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March 31, 2015

Use v Addiction

Myself, a good cup of coffee is part of my morning ritual. I like caffeine- in fact, I used to imbibe quite a lot in my younger years in coffee, soda, even No Doz for a cheap high. Was I addicted to caffeine? I certainly would get a “coffee headache” if I missed a morning or worse, a day.

These days, I have my one cup, and that’s my caffeine for the day. If I go without, I miss it, but it does not cause repetitive thoughts of NEEDING caffeine.

So, was I addicted to caffeine? Abused it? Used it?

The large majority of health care professionals call any use of nicotine, an addiction. Not use, but addiction. I find that stretching the facts. True, smoking IS addictive- both pycho-social and chemical. The additives in cigarettes create the craving. pure nic in non-threatening levels (specifically retail e-liquid, OTC NRT’s) is only MILDLY addictive.  For me, I can go 24 hrs w/out vaping or repetitive thoughts of craving a vape.

See Below:

Monoamine Oxidase Inhibition Dramatically Increases the Motivation to Self-Administer Nicotine in Rats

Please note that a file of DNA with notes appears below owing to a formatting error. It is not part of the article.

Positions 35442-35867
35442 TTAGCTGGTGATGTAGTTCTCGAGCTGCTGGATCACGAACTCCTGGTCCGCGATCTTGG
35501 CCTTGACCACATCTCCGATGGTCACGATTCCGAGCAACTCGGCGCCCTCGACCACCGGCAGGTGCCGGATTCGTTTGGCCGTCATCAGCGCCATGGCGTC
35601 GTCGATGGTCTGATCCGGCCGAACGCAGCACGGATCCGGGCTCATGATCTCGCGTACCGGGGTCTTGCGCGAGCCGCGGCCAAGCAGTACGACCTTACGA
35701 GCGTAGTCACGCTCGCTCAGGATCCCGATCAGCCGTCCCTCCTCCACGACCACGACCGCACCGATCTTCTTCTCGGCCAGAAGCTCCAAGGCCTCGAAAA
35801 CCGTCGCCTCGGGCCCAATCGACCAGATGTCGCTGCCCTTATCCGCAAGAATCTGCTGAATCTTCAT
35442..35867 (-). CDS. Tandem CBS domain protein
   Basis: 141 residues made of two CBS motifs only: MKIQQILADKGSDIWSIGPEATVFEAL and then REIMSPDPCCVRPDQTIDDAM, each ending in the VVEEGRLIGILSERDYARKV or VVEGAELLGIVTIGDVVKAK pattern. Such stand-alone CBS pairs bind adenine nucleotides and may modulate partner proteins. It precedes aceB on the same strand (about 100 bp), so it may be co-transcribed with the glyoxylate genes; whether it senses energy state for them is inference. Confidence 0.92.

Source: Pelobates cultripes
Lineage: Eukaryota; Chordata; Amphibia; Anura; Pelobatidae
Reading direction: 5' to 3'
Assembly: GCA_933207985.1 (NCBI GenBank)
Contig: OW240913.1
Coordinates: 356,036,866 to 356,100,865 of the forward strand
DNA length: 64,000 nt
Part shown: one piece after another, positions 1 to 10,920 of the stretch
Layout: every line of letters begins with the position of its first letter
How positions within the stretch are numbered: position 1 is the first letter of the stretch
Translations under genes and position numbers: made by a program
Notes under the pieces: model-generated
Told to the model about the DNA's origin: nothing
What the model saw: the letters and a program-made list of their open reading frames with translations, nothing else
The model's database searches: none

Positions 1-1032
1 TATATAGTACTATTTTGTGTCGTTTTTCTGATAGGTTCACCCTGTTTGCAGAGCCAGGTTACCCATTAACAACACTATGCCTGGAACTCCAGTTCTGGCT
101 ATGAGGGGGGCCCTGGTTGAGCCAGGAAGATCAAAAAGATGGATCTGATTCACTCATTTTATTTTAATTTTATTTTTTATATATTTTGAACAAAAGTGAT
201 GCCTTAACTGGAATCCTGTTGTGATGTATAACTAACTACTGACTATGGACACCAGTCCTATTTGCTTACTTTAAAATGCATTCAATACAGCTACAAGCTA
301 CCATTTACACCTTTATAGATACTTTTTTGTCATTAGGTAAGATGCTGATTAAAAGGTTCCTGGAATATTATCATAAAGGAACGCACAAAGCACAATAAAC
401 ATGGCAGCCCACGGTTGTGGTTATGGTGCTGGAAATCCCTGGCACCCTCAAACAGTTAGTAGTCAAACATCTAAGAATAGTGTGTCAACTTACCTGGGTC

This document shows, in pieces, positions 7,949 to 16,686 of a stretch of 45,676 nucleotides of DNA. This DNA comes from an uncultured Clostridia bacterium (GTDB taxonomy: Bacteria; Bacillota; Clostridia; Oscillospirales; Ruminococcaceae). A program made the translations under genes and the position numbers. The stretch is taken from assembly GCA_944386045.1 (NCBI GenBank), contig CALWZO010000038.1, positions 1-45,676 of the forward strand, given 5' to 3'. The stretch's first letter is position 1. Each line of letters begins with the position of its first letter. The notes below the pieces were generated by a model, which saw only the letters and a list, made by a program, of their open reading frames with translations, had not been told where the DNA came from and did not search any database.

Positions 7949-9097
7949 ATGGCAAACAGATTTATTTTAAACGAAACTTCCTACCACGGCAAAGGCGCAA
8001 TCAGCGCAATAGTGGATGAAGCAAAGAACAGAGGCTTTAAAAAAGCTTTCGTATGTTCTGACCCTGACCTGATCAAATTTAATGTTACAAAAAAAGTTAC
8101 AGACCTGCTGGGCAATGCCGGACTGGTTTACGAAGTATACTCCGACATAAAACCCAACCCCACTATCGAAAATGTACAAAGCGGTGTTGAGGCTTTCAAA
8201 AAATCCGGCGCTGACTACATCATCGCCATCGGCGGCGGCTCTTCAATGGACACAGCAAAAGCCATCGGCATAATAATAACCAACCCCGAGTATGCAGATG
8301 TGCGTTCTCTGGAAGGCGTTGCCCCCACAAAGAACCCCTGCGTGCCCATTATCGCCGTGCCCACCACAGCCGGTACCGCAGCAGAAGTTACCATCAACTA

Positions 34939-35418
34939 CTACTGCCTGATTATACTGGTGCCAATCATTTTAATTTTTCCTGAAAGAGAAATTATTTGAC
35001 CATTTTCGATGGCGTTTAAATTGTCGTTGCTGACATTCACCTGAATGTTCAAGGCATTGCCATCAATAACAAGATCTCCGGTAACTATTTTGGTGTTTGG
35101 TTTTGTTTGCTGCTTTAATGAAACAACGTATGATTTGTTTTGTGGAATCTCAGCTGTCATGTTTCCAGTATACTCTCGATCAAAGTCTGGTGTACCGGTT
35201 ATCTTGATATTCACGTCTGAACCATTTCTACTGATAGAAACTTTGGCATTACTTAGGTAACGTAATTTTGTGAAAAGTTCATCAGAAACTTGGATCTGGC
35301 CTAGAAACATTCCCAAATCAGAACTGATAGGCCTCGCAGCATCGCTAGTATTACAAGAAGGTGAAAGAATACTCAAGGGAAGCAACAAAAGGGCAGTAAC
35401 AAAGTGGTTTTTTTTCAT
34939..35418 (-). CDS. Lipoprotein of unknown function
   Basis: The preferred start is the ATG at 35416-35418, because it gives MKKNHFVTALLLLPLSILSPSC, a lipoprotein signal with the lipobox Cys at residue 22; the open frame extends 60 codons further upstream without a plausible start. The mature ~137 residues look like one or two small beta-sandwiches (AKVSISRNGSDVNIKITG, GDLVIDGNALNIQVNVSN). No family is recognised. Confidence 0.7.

[excerpt]

In addition, it has been shown in several species that nicotine has relatively weak reinforcing properties compared with other addictive drugs. Such a weak reinforcing property cannot explain by itself the intense addictive properties of tobacco smoking, the difficulty most smokers experience in attempting to quit, and the high relapse rates after quitting (Goldberg et al., 1981; Corrigall and Coen, 1989; Donny et al., 1995; Rose and Corrigall, 1997). There is also considerable individual variability in abuse and frequency of consumption associated with smoking as with other drugs of abuse. In animal models, as in humans, not all rats readily self-administer nicotine, and some aspects of the propensity of the animals to self-administer drugs can be predicted by their locomotor response to novelty (Piazza et al., 1989; Suto et al., 2001).

via Monoamine Oxidase Inhibition Dramatically Increases the Motivation to Self-Administer Nicotine in Rats.

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